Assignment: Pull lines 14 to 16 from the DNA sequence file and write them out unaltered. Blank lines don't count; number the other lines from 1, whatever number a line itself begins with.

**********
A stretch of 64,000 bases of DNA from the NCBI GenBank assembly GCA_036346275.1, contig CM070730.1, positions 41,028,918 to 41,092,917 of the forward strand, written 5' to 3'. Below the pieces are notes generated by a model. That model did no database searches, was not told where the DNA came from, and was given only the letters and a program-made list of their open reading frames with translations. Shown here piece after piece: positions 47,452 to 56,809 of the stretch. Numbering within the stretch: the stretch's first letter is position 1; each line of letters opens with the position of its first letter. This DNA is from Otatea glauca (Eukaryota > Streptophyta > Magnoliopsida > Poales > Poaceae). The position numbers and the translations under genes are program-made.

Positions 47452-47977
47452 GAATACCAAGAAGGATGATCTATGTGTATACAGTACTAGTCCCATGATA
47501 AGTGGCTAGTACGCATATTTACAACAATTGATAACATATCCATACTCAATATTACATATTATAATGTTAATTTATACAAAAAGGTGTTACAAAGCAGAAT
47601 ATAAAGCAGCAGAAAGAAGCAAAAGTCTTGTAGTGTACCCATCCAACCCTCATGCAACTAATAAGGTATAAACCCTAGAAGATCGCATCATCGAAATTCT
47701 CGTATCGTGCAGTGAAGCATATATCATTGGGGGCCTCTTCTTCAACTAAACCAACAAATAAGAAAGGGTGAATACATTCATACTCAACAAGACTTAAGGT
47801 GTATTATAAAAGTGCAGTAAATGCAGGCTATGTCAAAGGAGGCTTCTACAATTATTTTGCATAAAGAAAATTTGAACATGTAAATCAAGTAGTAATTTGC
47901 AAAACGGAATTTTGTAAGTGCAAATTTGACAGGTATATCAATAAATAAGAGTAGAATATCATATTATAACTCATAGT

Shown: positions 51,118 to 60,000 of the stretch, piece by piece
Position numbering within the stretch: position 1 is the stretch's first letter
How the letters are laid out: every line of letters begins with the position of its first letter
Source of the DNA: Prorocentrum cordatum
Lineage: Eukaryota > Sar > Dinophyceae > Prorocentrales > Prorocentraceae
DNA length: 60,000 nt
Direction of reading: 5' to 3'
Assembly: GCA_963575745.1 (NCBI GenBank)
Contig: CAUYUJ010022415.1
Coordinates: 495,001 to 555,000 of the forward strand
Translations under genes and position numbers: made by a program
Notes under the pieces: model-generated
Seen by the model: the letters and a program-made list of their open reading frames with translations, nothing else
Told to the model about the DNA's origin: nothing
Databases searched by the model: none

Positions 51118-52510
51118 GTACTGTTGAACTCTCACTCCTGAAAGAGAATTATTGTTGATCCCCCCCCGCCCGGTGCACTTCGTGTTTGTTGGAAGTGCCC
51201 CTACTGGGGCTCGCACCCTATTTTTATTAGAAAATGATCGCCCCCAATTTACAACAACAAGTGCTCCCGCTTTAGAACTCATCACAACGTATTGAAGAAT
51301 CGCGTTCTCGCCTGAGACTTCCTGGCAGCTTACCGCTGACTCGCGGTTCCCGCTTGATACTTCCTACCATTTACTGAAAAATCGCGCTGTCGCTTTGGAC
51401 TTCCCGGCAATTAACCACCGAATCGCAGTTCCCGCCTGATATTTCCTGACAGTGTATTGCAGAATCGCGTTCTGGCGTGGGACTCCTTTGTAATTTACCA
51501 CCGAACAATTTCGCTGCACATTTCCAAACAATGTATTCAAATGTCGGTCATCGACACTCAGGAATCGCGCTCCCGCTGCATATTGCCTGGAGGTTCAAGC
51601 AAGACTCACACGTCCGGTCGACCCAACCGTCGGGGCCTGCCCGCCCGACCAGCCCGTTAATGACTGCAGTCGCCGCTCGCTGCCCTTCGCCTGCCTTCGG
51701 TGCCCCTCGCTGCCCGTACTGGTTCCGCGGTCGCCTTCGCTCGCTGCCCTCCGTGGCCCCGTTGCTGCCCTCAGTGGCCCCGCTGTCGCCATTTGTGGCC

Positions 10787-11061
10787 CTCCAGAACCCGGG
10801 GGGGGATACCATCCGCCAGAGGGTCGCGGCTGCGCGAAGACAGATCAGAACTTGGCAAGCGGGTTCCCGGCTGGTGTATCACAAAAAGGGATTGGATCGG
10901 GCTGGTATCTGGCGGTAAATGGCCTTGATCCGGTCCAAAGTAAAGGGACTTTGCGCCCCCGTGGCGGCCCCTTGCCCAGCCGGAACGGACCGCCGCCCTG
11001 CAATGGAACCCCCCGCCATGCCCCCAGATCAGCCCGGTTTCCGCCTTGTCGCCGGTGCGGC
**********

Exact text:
DNA length: 60,000 nt
Direction of reading: 5' to 3'
Assembly: GCA_963575745.1 (NCBI GenBank)